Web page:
Summary of Final Agreed Vibration Trigger Levels in Specific Circumstances
Table 3 – Proposed Vibration Screening Limit in Specific Circumstances
Results as Works Progressed
Real-time vibration monitoring results were also displayed on a screen in the office (by the window). An engineer was responsible for keeping these results under review whilst watching the works through the window and was in contact with the site operatives on a radio throughout to make recommendations or stop works if required.
A benefit of this real-time system was that the engineer observing the works could witness what was causing the high magnitudes and suggest a number of improvements to the working method.
For example, initially the method didn’t include any vertical core holes, so bursting was limited to horizontal core holes in the wall face. This resulted in the creation of large irregular shaped sections of broken concrete. These sections of concrete where then removed from the wall using an excavator machine fitted with a tooth bucket. The large concrete lumps proved difficult to remove leading the machine operator needing to prize and lever at them, resulting in the excavator bucket dragging and banging against the diaphragm wall causing high vibration magnitudes.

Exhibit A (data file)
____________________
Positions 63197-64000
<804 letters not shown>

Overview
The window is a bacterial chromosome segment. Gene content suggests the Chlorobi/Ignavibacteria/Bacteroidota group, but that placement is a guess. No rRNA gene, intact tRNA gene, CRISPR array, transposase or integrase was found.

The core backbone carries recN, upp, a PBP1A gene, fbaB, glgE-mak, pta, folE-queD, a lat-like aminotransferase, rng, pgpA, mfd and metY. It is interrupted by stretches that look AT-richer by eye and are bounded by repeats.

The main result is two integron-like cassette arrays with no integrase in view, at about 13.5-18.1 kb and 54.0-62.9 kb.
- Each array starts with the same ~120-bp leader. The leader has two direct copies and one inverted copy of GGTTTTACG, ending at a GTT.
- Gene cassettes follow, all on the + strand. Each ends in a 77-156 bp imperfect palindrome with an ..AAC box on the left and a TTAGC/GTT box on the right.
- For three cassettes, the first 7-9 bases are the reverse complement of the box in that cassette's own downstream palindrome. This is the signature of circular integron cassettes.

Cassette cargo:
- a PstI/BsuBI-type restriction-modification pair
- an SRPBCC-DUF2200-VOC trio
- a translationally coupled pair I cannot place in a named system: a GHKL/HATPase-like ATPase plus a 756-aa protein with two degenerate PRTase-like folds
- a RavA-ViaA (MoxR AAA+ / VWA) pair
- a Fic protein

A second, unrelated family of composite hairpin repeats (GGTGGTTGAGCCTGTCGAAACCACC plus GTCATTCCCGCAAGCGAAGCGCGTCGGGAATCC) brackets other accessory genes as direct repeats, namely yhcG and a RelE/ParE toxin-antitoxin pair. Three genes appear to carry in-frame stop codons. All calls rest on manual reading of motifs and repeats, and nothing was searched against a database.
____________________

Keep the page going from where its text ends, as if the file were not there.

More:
Work was halted to allow further core holes to be installed with concrete bursting to reduce the size of large sections of broken concrete. As a result of this period of monitoring and learning the following improvements were made to the working method:
1. The spacing between core holes was reduced.
2. Vertical core holes were also drilled and burst to half the thickness of the concrete lumps.
3. The excavator bucket was replaced with a single curved tooth to pull concrete lumps from the wall. This equipment was found to be significantly more effective and less likely to generate high vibration magnitudes.
The case study outlines a structured and responsible approach to continuous review and adjustment of vibration thresholds at a heritage structure.
Although the initial vibration thresholds may be considered precautionary, it is the process that was followed that is of particular use for future projects.